*--Moscow reaffirmed its commitment to friendly ties with Tehran. Foreign Minister Yevgeny Primakov sent a message to his Iranian counterpart, saying bilateral relations will not be hampered by the West's criticism of Iran. Iranian leaders said they would cease negotiations with the European Union [EU], after a German court verdict blamed Iran's leadership for the 1992 murders of four Kurds in Berlin
*--Former security chief and presidential hopeful Aleksander Lebed said he will only have one person to beat in the next elections -- Moscow Mayor Yury Luzhkov. Lebed rejected talk that his chief opponent could be young reformer Boris Nemtsov, but public opinion polls showed the opposite. While Lebed topped the list for strength of character, Nemtsov was number one when it came to presidential qualities -- namely honesty and decency. Nemtsov had recently joined the Yeltsin cabinet as first deputy prime minister and fuel and energy chief
*--Russia began reform of its natural gas industry with a presidential reform decree designed to control monopolies. Next steps will involve incorporation of transport costs into the gas pricing system. Transport rates for both gas giant Gazprom and independent suppliers were to be unified, and the rights to develop gas fields will be opened through tenders. The government will also create guidelines allowing gas suppliers access to Gazprom's transport network
*--LOOP on EU

<>1997my06:RTV | The long-awaited Russia-NATO draft charter was to be completed on this day. Russian Foreign Minister Yevgeny Primakov, held talks with NATO Secretary-General Javier Solana in Luxembourg. Primakov was hopeful that the last differences would be smoothed out and the document ready for signing on May 27. He insisted Moscow still opposes NATO plans to include eastern European members but still expects the charter to ease some of Russia's security fears. NATO officials however were obdurate in their refusal to make any further concessions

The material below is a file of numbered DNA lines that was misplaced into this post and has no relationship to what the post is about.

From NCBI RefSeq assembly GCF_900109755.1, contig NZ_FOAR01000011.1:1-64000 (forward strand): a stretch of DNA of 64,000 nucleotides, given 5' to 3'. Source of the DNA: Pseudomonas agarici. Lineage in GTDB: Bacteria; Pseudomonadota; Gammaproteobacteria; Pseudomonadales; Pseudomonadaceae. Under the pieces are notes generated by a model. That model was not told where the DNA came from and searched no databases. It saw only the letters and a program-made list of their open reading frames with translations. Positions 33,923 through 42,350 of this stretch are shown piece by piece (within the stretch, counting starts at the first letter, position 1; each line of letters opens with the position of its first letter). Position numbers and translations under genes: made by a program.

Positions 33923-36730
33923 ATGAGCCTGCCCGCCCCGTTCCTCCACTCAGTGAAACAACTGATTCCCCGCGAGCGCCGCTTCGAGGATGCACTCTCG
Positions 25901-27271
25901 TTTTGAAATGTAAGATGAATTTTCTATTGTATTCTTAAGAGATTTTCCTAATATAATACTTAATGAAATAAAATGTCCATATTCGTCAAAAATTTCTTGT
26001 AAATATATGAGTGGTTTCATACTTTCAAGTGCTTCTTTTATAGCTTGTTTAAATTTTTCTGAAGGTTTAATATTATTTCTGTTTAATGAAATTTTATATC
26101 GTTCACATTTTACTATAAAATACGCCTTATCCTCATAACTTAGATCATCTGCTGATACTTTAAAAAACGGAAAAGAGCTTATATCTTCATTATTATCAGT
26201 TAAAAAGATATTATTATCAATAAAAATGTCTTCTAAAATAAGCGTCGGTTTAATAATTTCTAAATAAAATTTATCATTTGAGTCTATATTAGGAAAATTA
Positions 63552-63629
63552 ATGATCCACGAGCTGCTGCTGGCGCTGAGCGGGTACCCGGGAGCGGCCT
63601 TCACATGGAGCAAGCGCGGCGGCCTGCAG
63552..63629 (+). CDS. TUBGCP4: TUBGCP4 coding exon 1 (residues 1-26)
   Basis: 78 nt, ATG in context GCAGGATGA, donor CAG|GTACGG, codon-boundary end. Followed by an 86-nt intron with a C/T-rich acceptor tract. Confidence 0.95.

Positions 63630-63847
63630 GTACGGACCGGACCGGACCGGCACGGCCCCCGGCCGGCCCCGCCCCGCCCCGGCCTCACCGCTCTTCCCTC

*--Radical rebel leader Salman Raduev had reason to regret his boasts of ordering deadly bomb blasts in southern Russia [ID]. A Chechen presidential aide said that leaders in Grozny are fed up with Raduev's declarations and had a warrant out for his arrest. However, he stressed that Chechen leaders believe Russian special forces -- and not Raduev -- were behind the attacks in Armavir and Piatigorsk. Raduev threatened terrorist attacks on Russian targets several times in the past

<>1997fa:Russian President Yeltsin met with Japan Prime Minister Hashimoto to consolidate massive international agreements on natural gas and related energy issues

<>1997oc01:Russian Federation adopted new law "On Freedom of Conscience and on Religious Associations", which required official registration of all religious associations, including the Russian Orthodox Church, which was eventually registered as number one [E-TXT]

<>1998mr:Vatican Commission for Religious Relations with the Jews, We Remember: A Reflection on the "Shoah" [P20:431]

<>1998sp:French Commission for the Abolishment of Sexual Mutilations among African Immigrants in France: The Controversy over Female Circumcision [P20:425]